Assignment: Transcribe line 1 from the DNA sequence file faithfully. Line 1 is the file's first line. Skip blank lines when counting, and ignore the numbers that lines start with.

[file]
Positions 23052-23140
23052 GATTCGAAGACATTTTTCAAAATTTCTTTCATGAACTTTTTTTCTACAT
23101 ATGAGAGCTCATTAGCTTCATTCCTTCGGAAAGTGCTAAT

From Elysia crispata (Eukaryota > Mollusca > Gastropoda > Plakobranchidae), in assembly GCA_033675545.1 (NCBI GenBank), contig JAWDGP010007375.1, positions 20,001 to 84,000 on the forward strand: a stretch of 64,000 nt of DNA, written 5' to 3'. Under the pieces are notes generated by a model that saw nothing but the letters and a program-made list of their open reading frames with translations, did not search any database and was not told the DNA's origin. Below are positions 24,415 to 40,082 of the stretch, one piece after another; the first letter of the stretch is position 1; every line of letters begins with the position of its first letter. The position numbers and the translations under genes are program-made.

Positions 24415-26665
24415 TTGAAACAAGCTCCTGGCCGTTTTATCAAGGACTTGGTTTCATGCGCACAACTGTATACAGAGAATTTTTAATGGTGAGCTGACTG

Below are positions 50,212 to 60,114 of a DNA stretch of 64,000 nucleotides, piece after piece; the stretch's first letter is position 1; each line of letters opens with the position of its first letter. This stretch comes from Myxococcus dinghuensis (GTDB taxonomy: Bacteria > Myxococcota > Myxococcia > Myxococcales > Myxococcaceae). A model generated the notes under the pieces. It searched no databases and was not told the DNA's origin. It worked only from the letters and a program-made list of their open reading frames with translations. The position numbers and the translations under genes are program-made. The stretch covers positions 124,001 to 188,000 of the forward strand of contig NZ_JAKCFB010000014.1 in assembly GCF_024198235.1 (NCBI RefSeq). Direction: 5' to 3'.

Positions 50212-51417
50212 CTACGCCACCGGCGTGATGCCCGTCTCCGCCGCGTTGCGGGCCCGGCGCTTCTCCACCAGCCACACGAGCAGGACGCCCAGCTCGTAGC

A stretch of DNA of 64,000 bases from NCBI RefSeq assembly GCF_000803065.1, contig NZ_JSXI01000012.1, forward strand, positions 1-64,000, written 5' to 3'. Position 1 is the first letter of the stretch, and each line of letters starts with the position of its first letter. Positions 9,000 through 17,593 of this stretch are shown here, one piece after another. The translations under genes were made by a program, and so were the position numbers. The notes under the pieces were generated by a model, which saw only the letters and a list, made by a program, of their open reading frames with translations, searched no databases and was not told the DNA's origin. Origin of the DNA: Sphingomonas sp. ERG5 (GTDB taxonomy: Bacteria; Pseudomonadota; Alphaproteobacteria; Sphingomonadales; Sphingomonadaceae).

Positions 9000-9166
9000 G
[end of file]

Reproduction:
Positions 23052-23140